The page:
Learning in the Arts and Student Academic and Social Development finds that the arts provide critical links for students to develop crucial thinking skills and motivations they need to achieve at higher levels. The research studies further suggest that for certain populations—students from economically disadvantaged circumstances, students needing remedial instruction and young children—the effects of learning in the arts may be especially robust in boosting learning and achievement.
“I urge education leaders throughout the country to read this compendium and pay close attention to its findings,” said G. Thomas Houlihan, Executive Director of the Council of Chief State School Officers (CCSSO), the association of leaders of state departments of education. “In the No Child Left Behind Act, Congress named the arts as one of the core subjects that all schools should teach. The studies in Critical Links show the wisdom of that decision and the benefit of arts learning for every child.” Critical Links is available at www.aep-arts.org/publications
Reading and Language Development
- Basic Reading Skills: Certain forms of arts instruction enhance and complement basic reading instruction by helping children “break the phonetic code” that unlocks written language through the association of letters, words and phrases with sounds, sentences and meanings.
- Literacy: Young children who engage in dramatic enactments of stories and text improve their reading comprehension, story understanding and ability to read new materials they have not seen before. The effects are even more significant for children from economically disadvantaged circumstances and those with reading difficulties in the early and middle grades.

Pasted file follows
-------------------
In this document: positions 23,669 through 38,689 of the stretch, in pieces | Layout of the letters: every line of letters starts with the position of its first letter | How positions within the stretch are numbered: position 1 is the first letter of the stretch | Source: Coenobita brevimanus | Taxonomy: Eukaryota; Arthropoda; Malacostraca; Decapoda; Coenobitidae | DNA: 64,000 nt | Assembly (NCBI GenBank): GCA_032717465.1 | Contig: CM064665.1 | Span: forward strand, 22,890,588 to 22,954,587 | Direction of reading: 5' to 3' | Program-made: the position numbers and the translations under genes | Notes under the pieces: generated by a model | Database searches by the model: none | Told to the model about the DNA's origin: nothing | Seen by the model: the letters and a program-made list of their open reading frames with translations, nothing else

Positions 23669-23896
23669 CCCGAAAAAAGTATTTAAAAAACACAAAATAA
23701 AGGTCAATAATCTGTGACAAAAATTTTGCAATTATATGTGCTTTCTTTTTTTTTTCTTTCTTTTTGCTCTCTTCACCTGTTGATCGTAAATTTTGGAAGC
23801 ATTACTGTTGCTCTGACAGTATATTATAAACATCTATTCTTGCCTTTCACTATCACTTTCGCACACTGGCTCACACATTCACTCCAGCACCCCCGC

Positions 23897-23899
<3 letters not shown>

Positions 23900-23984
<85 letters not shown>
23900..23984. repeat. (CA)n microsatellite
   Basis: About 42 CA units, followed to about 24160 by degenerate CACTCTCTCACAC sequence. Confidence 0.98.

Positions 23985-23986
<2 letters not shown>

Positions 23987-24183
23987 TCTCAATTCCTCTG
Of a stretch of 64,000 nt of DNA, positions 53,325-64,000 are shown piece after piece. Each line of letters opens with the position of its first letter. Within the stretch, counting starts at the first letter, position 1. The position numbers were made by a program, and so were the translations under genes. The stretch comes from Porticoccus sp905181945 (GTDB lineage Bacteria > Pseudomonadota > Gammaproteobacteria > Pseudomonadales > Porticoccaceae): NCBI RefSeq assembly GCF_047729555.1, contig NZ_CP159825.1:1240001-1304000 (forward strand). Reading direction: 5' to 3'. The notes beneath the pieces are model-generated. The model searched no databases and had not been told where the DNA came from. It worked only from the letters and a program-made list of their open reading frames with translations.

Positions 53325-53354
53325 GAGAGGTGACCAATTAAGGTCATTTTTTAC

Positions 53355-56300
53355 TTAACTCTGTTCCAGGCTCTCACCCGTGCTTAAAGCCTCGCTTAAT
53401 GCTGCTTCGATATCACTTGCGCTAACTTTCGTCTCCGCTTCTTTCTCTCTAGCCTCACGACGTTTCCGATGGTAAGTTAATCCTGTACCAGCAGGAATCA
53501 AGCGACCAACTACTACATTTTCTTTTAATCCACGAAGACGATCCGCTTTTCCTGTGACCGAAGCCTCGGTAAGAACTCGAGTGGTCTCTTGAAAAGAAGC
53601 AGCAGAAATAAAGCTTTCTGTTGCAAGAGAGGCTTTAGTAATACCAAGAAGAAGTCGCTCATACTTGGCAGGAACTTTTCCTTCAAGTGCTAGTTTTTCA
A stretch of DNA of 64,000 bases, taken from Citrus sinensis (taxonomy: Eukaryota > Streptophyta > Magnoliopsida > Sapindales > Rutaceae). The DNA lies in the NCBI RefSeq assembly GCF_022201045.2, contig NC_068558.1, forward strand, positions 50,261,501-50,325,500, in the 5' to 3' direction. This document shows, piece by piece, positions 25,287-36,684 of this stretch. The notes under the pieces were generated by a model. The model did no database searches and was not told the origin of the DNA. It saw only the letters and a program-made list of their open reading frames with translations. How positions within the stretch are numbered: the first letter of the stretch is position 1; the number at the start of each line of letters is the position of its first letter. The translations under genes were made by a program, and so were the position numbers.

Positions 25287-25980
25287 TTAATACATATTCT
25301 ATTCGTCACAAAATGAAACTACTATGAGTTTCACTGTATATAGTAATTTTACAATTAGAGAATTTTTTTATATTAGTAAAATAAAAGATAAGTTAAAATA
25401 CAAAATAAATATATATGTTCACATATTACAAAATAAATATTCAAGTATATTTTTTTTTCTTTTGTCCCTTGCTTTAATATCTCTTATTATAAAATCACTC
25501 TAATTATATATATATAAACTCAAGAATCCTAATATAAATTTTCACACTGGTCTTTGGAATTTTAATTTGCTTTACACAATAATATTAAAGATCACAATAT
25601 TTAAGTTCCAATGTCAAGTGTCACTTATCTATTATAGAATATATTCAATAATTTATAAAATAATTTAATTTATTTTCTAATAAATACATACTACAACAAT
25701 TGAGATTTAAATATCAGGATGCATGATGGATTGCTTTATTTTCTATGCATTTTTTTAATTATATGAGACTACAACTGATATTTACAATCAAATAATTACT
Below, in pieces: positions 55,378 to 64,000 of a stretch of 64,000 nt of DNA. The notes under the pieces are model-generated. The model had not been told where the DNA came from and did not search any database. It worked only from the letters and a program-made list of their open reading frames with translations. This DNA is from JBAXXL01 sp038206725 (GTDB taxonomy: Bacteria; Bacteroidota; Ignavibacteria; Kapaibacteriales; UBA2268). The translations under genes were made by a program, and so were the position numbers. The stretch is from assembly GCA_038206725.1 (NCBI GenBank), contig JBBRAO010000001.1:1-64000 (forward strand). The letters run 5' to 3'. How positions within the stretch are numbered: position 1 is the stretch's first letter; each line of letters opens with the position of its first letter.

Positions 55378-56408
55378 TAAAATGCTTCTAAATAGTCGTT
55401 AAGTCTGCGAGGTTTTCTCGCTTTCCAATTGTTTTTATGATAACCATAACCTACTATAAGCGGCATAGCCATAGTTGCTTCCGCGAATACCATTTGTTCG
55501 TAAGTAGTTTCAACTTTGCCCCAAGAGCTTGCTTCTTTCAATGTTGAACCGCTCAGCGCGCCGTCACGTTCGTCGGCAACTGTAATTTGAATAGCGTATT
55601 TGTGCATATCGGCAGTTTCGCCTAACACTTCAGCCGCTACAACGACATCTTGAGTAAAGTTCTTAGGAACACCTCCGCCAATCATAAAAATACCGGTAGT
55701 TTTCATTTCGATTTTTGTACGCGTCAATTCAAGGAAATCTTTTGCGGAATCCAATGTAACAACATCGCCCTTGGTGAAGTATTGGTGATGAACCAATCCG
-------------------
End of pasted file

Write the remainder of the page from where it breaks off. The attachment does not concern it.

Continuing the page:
- Writing: Spatial reasoning skills inherent in learning music are needed for planning and producing writings. In addition, dramatic enactments by young children are shown to produce more effective writing. Learning experiences in dance also lead to the development of expressive and reflective skills that enhance writing proficiency.
Certain music instruction, including comprehensive instruction that includes training in keyboard skills, has been shown to develop spatial reasoning and spatial-temporal reasoning skills, which are fundamental to understanding and using mathematical ideas and concepts.
Fundamental Cognitive Skills and Capacities
Learning in individual art forms as well as in multi-arts experiences engages and strengthens such fundamental cognitive capacities as spatial reasoning (the capacity for organizing and sequencing ideas); conditional reasoning (theorizing about outcomes and consequences); problem solving; and the components of creative thinking (originality, elaboration, flexibility).
Motivation to Learn
Motivation and the attitudes and dispositions to pursue and sustain learning are essential to achievement. Learning in the arts nurtures these capacities—active engagement, disciplined and sustained attention, persistence and risktaking— and increases attendance and education aspirations.
Effective Social Behavior
Studies of student learning experiences in drama, music, dance and multi-arts activities show student growth in selfconfidence, self-control, self-identity, conflict resolution, collaboration, empathy and social tolerance.
It is critical that a school provide a positive context for learning. Studies in the compendium show that the arts help to create the kind of learning environment that is conducive to teacher and student success by fostering teacher innovation, a positive professional culture, community engagement, increased student attendance and retention, effective instructional practice and school identity.
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